Speech IS often a form of violence or aggression. Them are fightin' words. We often use speech as a form of violence and oppression/suppression because we are not free to use actual violence.

Words are used with the intention to harm. While you may not bleed on the outside and no bones were broken, you were harmed--and that harm can be far more reaching and difficult to overcome than bruises or cuts or broken bones. I see the harm that words do every day and this has become ever more prevalent in the age of social media.

And that harm can become pervasive if others take up the idea and act upon the words in various ways... especially if they get government support.

Sticks and stones may break my bones but words can never hurt me is a foolish children's rhyme, without actual foundation in reality.

Words are often the harbinger and signal for physical violence.

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“Don't join the book burners. Don't think you're going to conceal faults by concealing evidence that they ever existed. Don't be afraid to go in your library and read every book...”

― Dwight D. Eisenhower

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Thank you for bringing attention to this issue, which is soooo much more concerning than the anti-democracy of the Right. Alternative titles: Illiberal Liberals - How the Center-Right gave up and let the right-wing kick their asses.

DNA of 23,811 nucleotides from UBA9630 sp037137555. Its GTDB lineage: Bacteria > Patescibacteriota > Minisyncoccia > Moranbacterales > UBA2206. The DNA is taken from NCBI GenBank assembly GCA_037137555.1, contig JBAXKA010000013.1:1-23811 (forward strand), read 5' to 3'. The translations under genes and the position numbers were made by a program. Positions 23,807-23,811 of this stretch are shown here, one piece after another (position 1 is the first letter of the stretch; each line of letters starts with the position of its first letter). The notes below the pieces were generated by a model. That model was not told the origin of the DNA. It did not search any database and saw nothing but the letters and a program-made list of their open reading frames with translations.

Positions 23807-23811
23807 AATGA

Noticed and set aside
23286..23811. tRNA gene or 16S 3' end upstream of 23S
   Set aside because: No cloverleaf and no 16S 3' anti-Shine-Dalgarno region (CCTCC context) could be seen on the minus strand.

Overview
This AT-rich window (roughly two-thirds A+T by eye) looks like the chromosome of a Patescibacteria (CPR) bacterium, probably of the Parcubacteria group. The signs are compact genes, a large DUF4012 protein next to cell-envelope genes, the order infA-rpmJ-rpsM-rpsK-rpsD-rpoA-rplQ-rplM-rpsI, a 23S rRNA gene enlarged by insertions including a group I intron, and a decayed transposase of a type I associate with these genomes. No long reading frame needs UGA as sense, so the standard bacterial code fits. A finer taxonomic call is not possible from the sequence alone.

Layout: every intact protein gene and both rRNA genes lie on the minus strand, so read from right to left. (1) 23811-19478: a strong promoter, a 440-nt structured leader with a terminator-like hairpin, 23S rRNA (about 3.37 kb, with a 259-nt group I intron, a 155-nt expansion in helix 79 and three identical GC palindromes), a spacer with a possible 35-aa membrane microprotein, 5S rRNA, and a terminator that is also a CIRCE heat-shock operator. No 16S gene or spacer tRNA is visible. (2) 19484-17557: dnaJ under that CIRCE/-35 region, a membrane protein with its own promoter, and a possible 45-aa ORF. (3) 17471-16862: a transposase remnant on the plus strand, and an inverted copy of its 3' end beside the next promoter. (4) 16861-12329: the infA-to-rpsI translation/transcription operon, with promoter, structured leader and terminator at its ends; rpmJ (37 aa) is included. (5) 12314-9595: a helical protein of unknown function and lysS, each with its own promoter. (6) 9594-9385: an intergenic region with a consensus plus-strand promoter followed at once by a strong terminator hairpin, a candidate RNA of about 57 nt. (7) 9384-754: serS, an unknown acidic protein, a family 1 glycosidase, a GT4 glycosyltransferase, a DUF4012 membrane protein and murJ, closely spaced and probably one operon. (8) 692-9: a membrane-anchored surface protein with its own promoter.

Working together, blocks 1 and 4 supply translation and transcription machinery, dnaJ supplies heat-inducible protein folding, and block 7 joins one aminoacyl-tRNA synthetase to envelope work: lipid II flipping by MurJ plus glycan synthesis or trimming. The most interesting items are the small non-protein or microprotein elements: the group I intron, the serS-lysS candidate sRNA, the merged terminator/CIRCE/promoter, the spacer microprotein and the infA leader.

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Charlie, I am mostly with you on the book burning nonsense. I think that most, if not all, books should be available to the widest audience possible. I do however wonder about the ability of technology (social media) to exacerbate an issue to a place where thinking heads no longer prevail.

Information used to be "gate kept" by people who supposedly were educated and had a greater good in mind. I am not saying that is or was always true, but in order to have an opinion on something, a person needed to know about the issue, think about the issue, learn about the issue and then talk with others about the issue. The way that media has been weaponized across the planet, hardly any of that is true any longer. People without ANY understanding of Trans, CRT, Vaccination, Epidemiology and on and on are now freakin' experts because they were told by some YouTube idiot or they saw it on FB, IG, TikTok or Twitter.......As JD Vance said in his SMS to his buddy, "lower education white people" are filling up the tent on the R side, and they outnumber the far-left nut jobs by an order of magnitude that is difficult to quantify.